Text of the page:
Friday, December 30, 2011

Thomas Sowell Endorsed Newt Gingrich and Updated Thoughts on the Race

It's amazing how a candidate who everyone is now dismissing is racking up these big name conservative endorsements like Art Laffer and Thomas Sowell (who endorsed him Wednesday though I somehow missed it).  For those of you unfamiliar with Thomas Sowell, he is a brilliant economist/writer who is 100% for small government and provides very reasoned commentary on a regular basis through his columns.  Here is a key excerpt:

Perhaps the strongest reason for some voters to support Governor Romney is that the smart money says he is more "electable" than the other candidates in general and Newt Gingrich in particular.

But there was a time when even some conservative smart money types were saying that Ronald Reagan was too old to run for president, and that he should step aside for someone younger.

Washington Post editor Meg Greenfield said that the people in the Carter White House were "ecstatic" when the Republicans nominated Reagan, because they were convinced that they could clobber him.

Today, it is said that the Obama administration fears Romney, but would relish the opportunity to clobber Gingrich because of his "baggage." CNN has already started digging into Gingrich's most recent divorce.

Much depends on whether you think the voting public is going to be more interested in Newt Gingrich's personal past than in the country's future. Most of the things for which Gingrich has been criticized are things he did either in his personal life or when he was out of office. But, if we are serious, we are more concerned with his ability to perform when in office.

Even some of those who believe that Gingrich would devastate Obama in head-to-head debates on substantive issues nevertheless claim that all Obama has to do is come back with questions about Newt's work for failed mortgage finance giant Freddie Mac.

But, even at the personal, point-scoring level, Barack Obama can open up a can of worms by going that route, since Freddie Mac at least never planted bombs in public places, like some of Obama's political allies.

There are no guarantees, no matter whom the Republicans vote for in the primaries. Why not vote for the candidate who has shown the best track record of accomplishments, both in office and in the debates? That is Newt Gingrich. With all his shortcomings, his record shows that he knows how to get the job done in Washington.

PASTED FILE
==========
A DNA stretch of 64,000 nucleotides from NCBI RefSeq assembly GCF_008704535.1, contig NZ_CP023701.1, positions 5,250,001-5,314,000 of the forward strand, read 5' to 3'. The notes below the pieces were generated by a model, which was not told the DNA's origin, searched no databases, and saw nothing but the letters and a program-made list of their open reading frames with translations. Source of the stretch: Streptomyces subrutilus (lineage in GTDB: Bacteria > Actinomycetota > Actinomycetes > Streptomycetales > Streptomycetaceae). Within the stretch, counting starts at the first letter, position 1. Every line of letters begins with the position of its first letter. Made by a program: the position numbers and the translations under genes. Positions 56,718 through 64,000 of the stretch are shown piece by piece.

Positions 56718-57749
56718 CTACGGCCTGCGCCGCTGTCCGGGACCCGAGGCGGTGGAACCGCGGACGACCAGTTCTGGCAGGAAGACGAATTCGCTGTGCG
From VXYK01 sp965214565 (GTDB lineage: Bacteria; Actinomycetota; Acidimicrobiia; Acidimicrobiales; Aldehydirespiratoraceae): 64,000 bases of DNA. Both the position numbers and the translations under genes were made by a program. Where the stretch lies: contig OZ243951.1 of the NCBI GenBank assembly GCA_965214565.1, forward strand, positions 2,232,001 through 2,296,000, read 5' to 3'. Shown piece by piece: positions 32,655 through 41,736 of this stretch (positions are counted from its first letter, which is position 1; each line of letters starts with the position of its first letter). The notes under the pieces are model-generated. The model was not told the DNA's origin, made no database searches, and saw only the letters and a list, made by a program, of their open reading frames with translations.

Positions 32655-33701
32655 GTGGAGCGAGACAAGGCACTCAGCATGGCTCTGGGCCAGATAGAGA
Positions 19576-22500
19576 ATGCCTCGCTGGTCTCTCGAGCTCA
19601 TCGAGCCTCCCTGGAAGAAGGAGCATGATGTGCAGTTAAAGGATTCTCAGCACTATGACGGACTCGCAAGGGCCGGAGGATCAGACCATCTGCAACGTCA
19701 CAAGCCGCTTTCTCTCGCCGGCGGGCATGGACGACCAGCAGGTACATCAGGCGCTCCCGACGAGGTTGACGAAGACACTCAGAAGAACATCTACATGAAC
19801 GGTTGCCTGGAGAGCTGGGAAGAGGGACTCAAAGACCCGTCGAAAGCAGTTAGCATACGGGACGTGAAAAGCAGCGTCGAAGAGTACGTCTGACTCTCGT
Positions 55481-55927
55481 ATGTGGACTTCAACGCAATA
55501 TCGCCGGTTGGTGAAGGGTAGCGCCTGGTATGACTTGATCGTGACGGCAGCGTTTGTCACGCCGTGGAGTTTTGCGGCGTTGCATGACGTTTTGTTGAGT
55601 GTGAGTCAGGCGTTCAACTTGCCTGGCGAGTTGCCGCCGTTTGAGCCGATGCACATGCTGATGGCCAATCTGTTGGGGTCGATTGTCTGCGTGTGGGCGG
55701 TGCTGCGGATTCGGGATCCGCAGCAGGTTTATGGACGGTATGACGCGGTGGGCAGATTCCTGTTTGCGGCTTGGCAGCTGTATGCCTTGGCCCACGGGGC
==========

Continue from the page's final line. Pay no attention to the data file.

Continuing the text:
While it would be nice if Newt wins in Iowa, that probably isn't going to happen at this point with half of the political TV ads on the air slamming Newt.  If Rick Santorum wins, is that going to change anything?  Not really, it will just mean he will stay in the race longer.  The fact that he has spent a rock solid 3 months in Iowa, means he has little to no organization in other places, as is indicated in the polls in New Hampshire and South Carolina.  Plus, once he wins Iowa wait until the conservative press starts remembering his support of steel tariffs, his vote for Medicare Part D, his support for Arlen Specter over Pat Toomey, his love of earmarks and his involvement in the K Street project.  While he has been marketing himself as a 100% down-the-line principled conservative, the reality, like always, is a little more complicated.  In fact, his record isn't really that much different than Newt's (who has a slightly higher rating from the ACU).  Also, I think some of his over the top social views may turn many people off even those generally positively disposed to him.  Remember when he equated homosexuality with bestiality and blamed radical feminism for the degradation of society?  There will be a full week between Iowa and New Hampshire and then another week before South Carolina.  That is plenty of time for some character assassination.

Now if Ron Paul wins in Iowa, that might be the death knell for the Iowa caucus being so important.  Why should candidates spend so much time and money in Iowa when it will be perceived to have little to no correlation with the eventual nominee.  And Ron Paul will never be the nominee.  Sure he might win some crowded caucuses when only about 10% of a political party actually attends but has zero shot in primaries.

So even if Newt finishes at #4 or #5, it won't be the end as I think Bachmann might be finished barring a miracle, as could Perry (a bigger if as he still has funding and support from quite a few conservatives).  Neither of them poll particularly well in NH or SC so I don't see how they continue for long.  Those supporters will have to find a home and there is a good chance it could be Newt, who will likely be reinvigorated by additional debates and people start souring on Santorum (who is not seeing a surge anywhere other than Iowa where he practically waits outside people's homes to shake hands and kiss babies).  A victory in South Carolina might catapult him back to front runner status and this time without 3 other conservatives in the race siphoning off votes.

And finally, it is important to remember that no actual national convention delegates will be apportioned in the caucuses, just delegates to the county conventions who then pick delegates to district conventions and then to the state conventions who then do the apportioning.  It's like one giant political game of telephone and whoever wins the caucuses might not actually get the most delegates in the end.

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